Drawback: There’s a potential bottleneck at handoff points, which can slow down the process.

Zone order picking

Similar to pick and pass, but can be used without passing items between zones. 

Each picker works within a designated zone, and containers are passed along zones as needed. This method helps handle high volumes efficiently and reduces picker congestion.

Benefit: This method can manage high order volumes and reduce congestion. 

Drawback: It can lead to inefficiencies if one zone becomes overloaded compared to others.

Cluster order picking

Pickers handle multiple orders simultaneously, picking various items for each order using a cart loaded with multiple containers. 

This method, supported by warehouse automation like autonomous mobile robots and automated guided vehicles, reduces travel time and increases productivity, particularly suited for high-volume environments.

Benefit: This method significantly reduces travel time and increases productivity. 

Drawback: There’s a potential for higher initial costs due to the need for automation technology.

Wave order picking

All zones are picked simultaneously, reducing the time taken to complete multiple orders. 

Items are later sorted and consolidated, which may require more time and labor but enhances overall picking efficiency. Ideal for environments with a high number of picks per order.

Benefit: This method enhances overall picking efficiency across the warehouse. 

Drawback: There’s increased labor and time required for sorting and consolidation after picking. You also need to account for congestion in the packing area.

Organize stock for optimal access

The movement of people and equipment around the warehouse is one of the main things affecting productivity. 

There are some easy wins such as:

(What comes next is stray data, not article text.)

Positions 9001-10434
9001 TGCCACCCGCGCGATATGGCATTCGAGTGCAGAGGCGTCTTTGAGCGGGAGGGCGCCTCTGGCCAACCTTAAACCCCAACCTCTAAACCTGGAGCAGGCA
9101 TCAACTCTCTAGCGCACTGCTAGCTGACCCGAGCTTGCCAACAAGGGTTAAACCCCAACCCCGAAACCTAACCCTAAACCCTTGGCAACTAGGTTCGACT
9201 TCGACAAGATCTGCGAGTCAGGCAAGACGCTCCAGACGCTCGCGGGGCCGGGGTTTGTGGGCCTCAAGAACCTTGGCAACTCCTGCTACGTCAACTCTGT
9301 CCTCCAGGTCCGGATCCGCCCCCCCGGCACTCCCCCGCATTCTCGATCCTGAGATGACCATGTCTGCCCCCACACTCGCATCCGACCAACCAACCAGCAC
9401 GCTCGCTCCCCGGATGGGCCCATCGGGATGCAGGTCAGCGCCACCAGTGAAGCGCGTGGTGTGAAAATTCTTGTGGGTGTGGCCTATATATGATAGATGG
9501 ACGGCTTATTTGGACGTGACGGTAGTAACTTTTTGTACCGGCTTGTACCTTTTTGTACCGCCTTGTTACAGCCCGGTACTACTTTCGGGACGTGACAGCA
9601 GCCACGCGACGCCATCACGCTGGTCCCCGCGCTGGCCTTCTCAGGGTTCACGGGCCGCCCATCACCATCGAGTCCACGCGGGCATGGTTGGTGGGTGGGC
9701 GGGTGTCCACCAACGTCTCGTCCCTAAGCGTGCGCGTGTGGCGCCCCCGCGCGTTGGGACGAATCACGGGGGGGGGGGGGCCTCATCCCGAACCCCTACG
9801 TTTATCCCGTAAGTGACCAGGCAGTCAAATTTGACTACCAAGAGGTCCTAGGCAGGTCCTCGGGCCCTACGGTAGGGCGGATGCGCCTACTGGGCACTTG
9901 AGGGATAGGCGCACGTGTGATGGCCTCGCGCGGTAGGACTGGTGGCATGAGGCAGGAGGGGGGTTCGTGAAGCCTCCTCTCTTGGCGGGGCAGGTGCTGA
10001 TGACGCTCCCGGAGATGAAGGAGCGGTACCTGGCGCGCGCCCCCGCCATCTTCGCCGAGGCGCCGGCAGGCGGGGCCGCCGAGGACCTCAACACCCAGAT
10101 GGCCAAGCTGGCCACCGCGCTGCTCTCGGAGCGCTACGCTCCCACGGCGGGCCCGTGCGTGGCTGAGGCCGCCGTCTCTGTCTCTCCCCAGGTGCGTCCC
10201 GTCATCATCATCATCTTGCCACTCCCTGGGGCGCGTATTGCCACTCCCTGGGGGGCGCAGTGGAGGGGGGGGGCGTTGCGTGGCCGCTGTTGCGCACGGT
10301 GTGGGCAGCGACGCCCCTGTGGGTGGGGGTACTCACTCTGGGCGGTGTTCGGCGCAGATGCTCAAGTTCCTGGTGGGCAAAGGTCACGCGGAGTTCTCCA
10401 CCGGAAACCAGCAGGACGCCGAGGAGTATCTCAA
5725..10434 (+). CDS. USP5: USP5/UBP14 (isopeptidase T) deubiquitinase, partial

• Zone based organization: Organizing inventory by how often it is picked for orders.
  • Use vertical space more efficiently for space optimization: Increase usage of shelves matched with zone based organizing to keep fast moving products within reach.
  • Update signage: Use clear signage for staff to enable fast location of products.
  • Use RFID technology: A more advanced technique, but using RFID can help staff members locate stock easily. 
  • Use WMS effectively: Make sure your WMS is updated with stock locations.

Utilize real-time inventory management

Real time inventory management helps you to avoid doing lots of lengthy manual checks. 

The best WMSs integrate with RFID technology, which allows you to track the physical location of all stock items. 

This should be integrated with your ERP and Order Management Systems so that customers, customer support and back end staff can all see a live view of inventory levels. 

This will improve inventory controls, and avoid stockouts and over stocking.

Master demand forecasting

Demand forecasting is predicting future customer demand using historical data, market trends, and statistical analysis. 

You can usually see this data using reports from your ERP and OMS. 

The main benefits for the business are you can ensure you have the right stock levels that avoid stockouts and waste, while maximizing sales.

The benefit for your warehouse is you can effectively use the warehouse space available, and plan for a more efficient and strategic warehouse, especially if your products have seasonal sales spikes.

Leverage warehouse management systems (WMS)

Warehouse management systems have a lot of features such as inventory management and shipping integrations, but there are some features of a WMS that you might not be using effectively. 

For example:

  • Staff management
  • Reporting and analytics
  • Warehouse layout optimization
  • RFID integrations
  • Automated workflows
  • Third party system integrations

The WMS is the tech that keeps a warehouse organized, but it often has a lot of features to keep your business running efficiently.

We’ve looked at tons of options and put together the top 25 warehouse management software to consider. Here you can find our top ten picks:

Implement automation tools

Most warehouse activities require some human input, but you might find that there are many activities your team is doing manually that could be automated.

These activities don’t have to be complicated, expensive processes. 

Some are as simple as automatically printing shipping labels by integrating with your shipping partner’s system. 

You can also automate the workflow for picking and packing

When an order is placed, the WMS can automatically create a pick request, tell the picker the location of the stock, print the shipping label and any invoices/receipts needed, so there are no manual processes except picking the item.

Implement automation tools infographic

Some more advanced automations could be to add carousel systems to bring the products to the packing station, further reducing staff input.

Explore emerging technologies